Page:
With the help of God, I am submitting this article here. I would like to thank the community and some other information web sites for providing a great service. I also thank my colleagues and friends for their support, cooperation, and reviewing this article.

You can download the files, and I hope it is a completely working one. Most readers (I am one of them) want a good sample to start with. I tried my best for the cause. I hope you will enjoy this simple implementation.


This article, along with any associated source code and files, is licensed under The Code Project Open License (CPOL)


About the Author

Web Developer
United States United States
AJFK (Abduljaleel Faisel kakkidi) is an IT Consultant in US. He has been developing and designing MS Client server and Web solutions since 1997. His expertise lies in developing scalable, high-performance Web solutions for various fields. Hobbies include teaching, and reading books. AJ Kakkidi has a Bachelor of Physics, and Masters of Computer Applications. He can be reached at ajkakkidi at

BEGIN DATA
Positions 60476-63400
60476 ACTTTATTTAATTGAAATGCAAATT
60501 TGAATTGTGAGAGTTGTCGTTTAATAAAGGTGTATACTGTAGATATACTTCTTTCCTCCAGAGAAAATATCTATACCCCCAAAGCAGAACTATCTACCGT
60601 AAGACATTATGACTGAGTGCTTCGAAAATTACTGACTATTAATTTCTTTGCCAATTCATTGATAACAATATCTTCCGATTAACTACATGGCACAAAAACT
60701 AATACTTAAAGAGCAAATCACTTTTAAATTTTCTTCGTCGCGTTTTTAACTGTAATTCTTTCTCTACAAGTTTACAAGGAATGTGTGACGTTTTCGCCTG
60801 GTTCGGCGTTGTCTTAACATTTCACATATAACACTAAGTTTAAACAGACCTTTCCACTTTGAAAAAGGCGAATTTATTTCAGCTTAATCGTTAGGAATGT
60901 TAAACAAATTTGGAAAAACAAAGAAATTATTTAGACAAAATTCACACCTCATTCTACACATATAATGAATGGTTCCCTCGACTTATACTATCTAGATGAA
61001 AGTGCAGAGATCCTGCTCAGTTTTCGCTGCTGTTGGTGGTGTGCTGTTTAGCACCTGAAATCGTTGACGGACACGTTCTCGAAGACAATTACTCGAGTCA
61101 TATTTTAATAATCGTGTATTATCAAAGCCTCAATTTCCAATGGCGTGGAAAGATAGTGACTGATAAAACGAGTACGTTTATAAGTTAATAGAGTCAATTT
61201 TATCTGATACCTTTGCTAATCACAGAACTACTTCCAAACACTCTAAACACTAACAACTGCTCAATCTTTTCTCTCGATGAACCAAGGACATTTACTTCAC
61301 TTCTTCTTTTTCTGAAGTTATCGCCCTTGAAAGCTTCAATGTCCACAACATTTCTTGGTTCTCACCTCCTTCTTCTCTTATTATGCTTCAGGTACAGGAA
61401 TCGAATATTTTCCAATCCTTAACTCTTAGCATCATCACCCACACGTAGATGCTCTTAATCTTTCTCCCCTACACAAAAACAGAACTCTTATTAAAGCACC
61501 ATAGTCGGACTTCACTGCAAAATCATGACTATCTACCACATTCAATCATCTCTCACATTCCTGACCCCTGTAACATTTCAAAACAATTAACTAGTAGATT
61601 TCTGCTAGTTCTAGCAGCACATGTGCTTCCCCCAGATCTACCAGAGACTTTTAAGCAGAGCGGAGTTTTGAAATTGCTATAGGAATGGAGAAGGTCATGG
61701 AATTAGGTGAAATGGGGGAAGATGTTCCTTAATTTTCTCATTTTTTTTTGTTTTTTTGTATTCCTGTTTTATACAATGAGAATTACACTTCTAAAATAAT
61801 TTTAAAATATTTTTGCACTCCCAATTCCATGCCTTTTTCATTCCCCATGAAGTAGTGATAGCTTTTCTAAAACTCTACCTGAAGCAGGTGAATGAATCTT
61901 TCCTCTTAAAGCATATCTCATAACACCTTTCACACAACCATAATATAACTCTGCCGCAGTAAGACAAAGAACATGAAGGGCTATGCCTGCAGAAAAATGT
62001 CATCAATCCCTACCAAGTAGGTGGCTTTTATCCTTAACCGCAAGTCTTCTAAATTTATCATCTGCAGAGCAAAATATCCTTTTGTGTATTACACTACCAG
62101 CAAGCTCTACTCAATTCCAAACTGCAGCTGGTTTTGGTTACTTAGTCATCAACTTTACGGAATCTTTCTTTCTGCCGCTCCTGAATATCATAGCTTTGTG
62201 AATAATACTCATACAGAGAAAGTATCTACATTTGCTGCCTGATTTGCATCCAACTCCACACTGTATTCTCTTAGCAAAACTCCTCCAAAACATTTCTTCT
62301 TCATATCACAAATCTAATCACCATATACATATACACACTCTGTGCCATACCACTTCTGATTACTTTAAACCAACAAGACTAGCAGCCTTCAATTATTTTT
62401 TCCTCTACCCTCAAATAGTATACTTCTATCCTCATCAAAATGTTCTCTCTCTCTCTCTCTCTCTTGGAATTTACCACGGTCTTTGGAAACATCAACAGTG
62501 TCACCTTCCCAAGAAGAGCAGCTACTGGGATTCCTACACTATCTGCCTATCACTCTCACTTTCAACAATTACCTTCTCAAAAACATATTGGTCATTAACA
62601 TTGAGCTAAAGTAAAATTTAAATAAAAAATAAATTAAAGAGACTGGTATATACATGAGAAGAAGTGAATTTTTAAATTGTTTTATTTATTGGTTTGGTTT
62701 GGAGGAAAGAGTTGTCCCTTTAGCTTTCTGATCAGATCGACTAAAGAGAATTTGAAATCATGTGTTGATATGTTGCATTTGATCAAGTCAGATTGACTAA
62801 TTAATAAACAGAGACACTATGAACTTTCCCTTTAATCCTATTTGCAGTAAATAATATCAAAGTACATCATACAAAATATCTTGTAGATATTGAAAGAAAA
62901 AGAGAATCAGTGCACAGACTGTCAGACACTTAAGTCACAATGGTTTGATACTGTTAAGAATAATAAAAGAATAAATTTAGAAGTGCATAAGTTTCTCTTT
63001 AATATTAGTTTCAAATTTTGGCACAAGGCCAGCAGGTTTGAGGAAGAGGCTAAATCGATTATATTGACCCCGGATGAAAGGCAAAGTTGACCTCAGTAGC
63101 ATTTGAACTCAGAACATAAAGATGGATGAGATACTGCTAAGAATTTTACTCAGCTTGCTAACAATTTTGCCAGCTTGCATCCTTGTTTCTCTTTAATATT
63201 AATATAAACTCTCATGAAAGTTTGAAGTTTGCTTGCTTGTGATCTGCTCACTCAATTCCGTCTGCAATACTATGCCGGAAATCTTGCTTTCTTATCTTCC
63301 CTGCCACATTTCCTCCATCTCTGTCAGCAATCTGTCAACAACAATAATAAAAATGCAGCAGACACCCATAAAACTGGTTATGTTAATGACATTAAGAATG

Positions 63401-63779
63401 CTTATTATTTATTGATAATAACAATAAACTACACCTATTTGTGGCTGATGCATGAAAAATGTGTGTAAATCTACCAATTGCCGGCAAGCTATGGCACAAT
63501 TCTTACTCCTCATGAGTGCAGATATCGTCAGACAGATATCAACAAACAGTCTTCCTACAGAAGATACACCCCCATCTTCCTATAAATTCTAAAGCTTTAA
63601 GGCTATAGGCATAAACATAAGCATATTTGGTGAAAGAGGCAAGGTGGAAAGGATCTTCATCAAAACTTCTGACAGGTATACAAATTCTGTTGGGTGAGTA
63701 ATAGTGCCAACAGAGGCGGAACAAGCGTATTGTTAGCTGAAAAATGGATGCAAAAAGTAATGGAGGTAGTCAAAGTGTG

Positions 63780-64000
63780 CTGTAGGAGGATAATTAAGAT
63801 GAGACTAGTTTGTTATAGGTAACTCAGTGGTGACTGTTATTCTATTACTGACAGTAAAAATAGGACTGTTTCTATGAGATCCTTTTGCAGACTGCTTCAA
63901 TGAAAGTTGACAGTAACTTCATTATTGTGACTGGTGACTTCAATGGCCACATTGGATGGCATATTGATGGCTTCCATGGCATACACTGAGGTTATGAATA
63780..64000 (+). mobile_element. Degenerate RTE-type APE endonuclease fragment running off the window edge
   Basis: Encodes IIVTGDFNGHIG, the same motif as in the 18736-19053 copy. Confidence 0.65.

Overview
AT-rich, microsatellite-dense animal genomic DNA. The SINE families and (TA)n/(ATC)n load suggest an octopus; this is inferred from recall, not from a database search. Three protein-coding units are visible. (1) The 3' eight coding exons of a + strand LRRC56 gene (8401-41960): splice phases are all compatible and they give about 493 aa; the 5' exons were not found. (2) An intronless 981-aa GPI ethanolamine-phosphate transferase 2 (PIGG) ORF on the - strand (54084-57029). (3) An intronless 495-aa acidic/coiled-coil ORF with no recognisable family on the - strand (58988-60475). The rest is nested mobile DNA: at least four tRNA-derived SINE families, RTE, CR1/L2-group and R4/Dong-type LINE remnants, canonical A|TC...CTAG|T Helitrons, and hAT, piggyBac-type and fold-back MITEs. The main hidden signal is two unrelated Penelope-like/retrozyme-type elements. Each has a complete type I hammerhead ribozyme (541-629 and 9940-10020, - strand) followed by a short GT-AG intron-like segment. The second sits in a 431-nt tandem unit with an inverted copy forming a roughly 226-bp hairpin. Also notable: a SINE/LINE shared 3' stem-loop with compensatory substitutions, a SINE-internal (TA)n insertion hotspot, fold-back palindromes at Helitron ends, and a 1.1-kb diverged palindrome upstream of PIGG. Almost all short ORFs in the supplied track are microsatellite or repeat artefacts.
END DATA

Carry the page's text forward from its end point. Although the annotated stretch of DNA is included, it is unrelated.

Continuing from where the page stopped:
Comments and Discussions

QuestionThis is not fully covered. Pin
christhuxavier17-Oct-13 3:10
Memberchristhuxavier17-Oct-13 3:10 
Questionurl? Pin
ninja_scroll9-Nov-07 5:27
Memberninja_scroll9-Nov-07 5:27 
NewsFix for firefox. Pin
LanUx3-Jun-07 16:22
MemberLanUx3-Jun-07 16:22 
GeneralRe: Fix for firefox. Pin
mohammad tavakoli10-Nov-07 3:18
Membermohammad tavakoli10-Nov-07 3:18 
GeneralHi all Pin
achille2k25-Apr-07 21:30
Memberachille2k25-Apr-07 21:30 
Generalnot work on mozilla Pin
LeleHalfon8-Mar-07 13:15
MemberLeleHalfon8-Mar-07 13:15 
GeneralBuilding Tree View using xml file Pin
anmolgupta7-Mar-07 3:01
Memberanmolgupta7-Mar-07 3:01 
GeneralWorking in Mozilla Pin
~~Atul~~11-Feb-07 20:53
Member~~Atul~~11-Feb-07 20:53 
GeneralRe: Working in Mozilla Pin
Mikudi28-Mar-07 22:05
MemberMikudi28-Mar-07 22:05 
GeneralGood work Pin
~~Atul~~7-Feb-07 20:05
Member~~Atul~~7-Feb-07 20:05